Wednesday, November 2, 2011

The School

So as I was reading this I was real confused at why in the world everything that embraced that one school died. Those poor children probably had no hope for anything. The poem seems like it's trying to capture the audience and give them a perspective of life maybe? Everything that they tried to take care of died. The salamander, the puppy, the trees, the tropical fish, Matthew and Tony, their parents...where did they all go? The poem might be trying to tell us that you need to appreciate what you have. I'm just not really sure where Barthelme was going with this. At the end the children wanted the teacher to make love with Miss Helen, the teaching assistant. That kind of threw me off guard with the events that were happening in the poem. Was Barthelme trying to add in a positive environment for the students by placing love into the school. Because once the relationship between the teacher and Miss Helen sparked a gerbil appeared. So if their was a positive environment in the classroom all the time, then would things in the room stay alive?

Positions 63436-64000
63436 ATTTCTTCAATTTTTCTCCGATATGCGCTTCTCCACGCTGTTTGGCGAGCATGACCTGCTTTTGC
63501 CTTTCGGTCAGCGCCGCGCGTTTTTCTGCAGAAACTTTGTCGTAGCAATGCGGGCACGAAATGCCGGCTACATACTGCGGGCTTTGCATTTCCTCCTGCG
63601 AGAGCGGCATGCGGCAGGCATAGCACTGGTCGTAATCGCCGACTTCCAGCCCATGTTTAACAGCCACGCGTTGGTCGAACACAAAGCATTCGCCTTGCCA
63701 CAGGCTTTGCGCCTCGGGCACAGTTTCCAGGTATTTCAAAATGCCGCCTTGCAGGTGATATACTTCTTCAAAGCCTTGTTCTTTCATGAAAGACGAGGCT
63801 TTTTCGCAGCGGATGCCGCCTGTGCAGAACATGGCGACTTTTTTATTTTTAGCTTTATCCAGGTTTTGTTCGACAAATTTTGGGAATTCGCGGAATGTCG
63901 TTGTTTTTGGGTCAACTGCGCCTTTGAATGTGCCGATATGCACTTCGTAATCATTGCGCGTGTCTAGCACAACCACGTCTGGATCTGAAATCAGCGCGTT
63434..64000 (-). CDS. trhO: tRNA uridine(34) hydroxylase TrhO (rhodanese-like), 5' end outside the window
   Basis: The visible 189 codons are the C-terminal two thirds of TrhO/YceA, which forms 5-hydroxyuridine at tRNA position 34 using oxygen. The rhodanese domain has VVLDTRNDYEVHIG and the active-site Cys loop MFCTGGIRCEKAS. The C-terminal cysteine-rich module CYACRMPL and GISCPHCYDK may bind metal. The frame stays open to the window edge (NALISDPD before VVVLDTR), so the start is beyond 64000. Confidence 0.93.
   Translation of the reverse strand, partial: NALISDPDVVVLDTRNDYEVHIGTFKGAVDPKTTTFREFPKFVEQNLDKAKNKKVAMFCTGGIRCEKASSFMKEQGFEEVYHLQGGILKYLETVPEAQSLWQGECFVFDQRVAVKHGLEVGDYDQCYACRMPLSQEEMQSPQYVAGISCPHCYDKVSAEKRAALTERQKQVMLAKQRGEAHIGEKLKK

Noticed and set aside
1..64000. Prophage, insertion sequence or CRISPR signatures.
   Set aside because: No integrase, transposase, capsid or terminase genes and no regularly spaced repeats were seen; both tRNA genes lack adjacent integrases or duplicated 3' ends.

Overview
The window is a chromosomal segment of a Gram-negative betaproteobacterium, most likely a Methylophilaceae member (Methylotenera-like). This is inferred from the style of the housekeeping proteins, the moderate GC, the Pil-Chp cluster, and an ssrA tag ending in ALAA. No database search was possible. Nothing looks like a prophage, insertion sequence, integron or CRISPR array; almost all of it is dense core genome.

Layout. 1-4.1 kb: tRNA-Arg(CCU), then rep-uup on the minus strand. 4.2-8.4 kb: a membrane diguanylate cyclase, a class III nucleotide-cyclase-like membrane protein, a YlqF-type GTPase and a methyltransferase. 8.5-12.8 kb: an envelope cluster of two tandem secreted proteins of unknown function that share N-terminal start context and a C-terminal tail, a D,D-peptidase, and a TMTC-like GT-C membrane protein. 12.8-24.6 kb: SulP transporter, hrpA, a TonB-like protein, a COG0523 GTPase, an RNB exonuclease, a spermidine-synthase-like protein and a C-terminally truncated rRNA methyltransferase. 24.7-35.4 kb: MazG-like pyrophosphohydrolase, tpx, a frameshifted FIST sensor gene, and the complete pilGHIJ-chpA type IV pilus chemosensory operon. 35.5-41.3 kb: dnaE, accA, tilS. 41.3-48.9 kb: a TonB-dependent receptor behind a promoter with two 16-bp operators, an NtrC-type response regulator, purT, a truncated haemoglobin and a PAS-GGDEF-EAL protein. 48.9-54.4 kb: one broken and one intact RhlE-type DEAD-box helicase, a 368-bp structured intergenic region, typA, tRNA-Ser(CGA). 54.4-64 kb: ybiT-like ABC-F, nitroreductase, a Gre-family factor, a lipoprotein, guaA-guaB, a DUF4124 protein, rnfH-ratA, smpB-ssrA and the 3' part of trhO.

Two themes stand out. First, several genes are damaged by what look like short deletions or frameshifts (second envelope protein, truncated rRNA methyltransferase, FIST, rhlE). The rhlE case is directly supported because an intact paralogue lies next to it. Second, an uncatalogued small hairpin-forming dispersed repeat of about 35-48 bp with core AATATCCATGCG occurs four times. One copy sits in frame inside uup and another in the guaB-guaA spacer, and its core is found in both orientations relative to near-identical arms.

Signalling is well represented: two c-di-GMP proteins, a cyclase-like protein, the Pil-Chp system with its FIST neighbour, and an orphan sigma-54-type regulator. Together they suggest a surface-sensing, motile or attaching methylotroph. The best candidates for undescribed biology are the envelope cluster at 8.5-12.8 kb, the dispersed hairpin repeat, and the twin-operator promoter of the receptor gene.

1 comment:

  1. After discussing this poem in class, it seems like the author has a hard time dealing with death. Every time something dies he moves past them and goes on to the next thing because he knows its going to die regardless.

    In the end of the poem, I feel like the students were trying to reach out to the teacher and ask the teacher finally what was going on in the classroom. He seemed like he didn't want them to ask questions, because it was a conflict of confrontation.